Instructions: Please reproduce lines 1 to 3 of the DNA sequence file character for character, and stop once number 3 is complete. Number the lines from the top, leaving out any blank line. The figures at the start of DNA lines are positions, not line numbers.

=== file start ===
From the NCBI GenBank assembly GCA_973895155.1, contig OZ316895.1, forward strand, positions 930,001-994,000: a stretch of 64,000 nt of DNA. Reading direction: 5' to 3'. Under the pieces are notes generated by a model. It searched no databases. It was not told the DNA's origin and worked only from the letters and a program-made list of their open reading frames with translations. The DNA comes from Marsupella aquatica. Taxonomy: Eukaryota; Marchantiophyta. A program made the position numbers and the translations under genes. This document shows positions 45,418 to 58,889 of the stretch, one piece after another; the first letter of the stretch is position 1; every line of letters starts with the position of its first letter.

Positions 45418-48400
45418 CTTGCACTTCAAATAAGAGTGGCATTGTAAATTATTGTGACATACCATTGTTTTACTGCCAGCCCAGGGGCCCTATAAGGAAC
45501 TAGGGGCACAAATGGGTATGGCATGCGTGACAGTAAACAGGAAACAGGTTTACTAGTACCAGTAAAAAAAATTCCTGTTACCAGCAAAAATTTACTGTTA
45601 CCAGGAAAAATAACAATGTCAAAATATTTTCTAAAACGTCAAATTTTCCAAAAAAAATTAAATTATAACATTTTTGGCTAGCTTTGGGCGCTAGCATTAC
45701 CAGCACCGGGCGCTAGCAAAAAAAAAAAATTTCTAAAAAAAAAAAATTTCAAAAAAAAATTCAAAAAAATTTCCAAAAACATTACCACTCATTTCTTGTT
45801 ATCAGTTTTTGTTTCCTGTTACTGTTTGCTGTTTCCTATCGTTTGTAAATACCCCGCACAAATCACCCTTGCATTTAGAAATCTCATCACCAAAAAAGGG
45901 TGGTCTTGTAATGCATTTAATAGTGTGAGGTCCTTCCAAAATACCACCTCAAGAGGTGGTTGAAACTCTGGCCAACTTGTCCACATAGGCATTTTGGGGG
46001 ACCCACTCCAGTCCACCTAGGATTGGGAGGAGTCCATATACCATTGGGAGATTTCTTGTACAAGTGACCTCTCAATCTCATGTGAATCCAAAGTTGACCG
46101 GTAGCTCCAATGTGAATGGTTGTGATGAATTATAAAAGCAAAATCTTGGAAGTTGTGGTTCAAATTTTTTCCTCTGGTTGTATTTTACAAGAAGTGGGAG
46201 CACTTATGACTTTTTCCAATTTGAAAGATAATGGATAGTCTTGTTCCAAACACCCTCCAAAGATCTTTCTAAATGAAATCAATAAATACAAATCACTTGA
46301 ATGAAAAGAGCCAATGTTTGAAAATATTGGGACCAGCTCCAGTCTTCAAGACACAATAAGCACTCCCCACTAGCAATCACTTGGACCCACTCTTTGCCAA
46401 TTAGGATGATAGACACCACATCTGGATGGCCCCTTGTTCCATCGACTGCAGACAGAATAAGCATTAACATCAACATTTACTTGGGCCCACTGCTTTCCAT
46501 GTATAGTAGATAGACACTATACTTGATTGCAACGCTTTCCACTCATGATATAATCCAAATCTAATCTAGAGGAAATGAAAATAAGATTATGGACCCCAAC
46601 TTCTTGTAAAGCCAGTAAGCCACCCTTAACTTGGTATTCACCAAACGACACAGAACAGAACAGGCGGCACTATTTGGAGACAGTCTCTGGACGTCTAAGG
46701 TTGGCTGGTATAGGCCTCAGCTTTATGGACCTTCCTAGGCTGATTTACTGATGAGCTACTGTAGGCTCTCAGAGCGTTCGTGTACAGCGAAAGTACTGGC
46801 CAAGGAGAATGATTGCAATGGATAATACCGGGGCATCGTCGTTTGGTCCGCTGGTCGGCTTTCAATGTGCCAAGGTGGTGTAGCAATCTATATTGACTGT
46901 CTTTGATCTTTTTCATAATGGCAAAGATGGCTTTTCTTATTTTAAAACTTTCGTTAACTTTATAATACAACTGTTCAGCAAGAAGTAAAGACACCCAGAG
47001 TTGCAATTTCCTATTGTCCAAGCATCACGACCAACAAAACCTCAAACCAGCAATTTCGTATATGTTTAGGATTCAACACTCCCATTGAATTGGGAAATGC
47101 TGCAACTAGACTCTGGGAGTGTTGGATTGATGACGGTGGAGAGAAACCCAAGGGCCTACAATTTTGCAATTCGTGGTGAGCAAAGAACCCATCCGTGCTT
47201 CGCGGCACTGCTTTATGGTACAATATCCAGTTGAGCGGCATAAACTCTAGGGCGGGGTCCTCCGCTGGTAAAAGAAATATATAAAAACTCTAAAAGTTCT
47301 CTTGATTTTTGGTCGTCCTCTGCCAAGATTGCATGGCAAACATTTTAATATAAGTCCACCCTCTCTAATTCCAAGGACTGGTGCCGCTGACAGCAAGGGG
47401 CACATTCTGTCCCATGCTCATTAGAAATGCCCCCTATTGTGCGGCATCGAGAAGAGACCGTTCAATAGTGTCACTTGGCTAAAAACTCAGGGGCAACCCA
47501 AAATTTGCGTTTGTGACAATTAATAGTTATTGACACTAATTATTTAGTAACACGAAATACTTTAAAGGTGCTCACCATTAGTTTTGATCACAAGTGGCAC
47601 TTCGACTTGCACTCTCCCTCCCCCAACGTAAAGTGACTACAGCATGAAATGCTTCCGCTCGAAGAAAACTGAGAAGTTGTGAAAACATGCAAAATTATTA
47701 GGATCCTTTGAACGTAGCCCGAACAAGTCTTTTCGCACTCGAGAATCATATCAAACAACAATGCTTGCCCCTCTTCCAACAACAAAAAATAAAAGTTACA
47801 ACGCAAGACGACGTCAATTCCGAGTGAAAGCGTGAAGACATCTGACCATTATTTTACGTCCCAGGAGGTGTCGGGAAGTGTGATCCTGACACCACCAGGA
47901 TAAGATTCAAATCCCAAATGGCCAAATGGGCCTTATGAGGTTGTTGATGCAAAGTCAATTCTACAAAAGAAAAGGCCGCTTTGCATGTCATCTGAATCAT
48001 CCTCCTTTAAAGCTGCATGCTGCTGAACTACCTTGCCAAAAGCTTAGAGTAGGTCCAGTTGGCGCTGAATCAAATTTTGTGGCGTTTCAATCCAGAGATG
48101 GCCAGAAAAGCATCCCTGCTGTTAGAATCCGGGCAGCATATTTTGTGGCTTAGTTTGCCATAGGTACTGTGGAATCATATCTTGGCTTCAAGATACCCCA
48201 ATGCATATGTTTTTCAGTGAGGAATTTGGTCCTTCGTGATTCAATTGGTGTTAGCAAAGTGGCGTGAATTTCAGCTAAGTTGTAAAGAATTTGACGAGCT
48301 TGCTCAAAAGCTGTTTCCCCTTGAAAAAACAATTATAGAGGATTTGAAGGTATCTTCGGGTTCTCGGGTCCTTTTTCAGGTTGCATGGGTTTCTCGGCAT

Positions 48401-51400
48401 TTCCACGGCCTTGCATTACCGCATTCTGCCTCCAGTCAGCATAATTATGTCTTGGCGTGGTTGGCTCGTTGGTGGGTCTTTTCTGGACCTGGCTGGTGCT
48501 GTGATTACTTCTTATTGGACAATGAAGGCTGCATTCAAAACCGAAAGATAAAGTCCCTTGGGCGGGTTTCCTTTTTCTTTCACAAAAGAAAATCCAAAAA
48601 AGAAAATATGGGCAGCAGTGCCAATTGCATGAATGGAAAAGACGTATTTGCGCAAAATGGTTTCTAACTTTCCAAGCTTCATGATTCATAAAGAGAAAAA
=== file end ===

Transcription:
From the NCBI GenBank assembly GCA_973895155.1, contig OZ316895.1, forward strand, positions 930,001-994,000: a stretch of 64,000 nt of DNA. Reading direction: 5' to 3'. Under the pieces are notes generated by a model. It searched no databases. It was not told the DNA's origin and worked only from the letters and a program-made list of their open reading frames with translations. The DNA comes from Marsupella aquatica. Taxonomy: Eukaryota; Marchantiophyta. A program made the position numbers and the translations under genes. This document shows positions 45,418 to 58,889 of the stretch, one piece after another; the first letter of the stretch is position 1; every line of letters starts with the position of its first letter.

Positions 45418-48400
45418 CTTGCACTTCAAATAAGAGTGGCATTGTAAATTATTGTGACATACCATTGTTTTACTGCCAGCCCAGGGGCCCTATAAGGAAC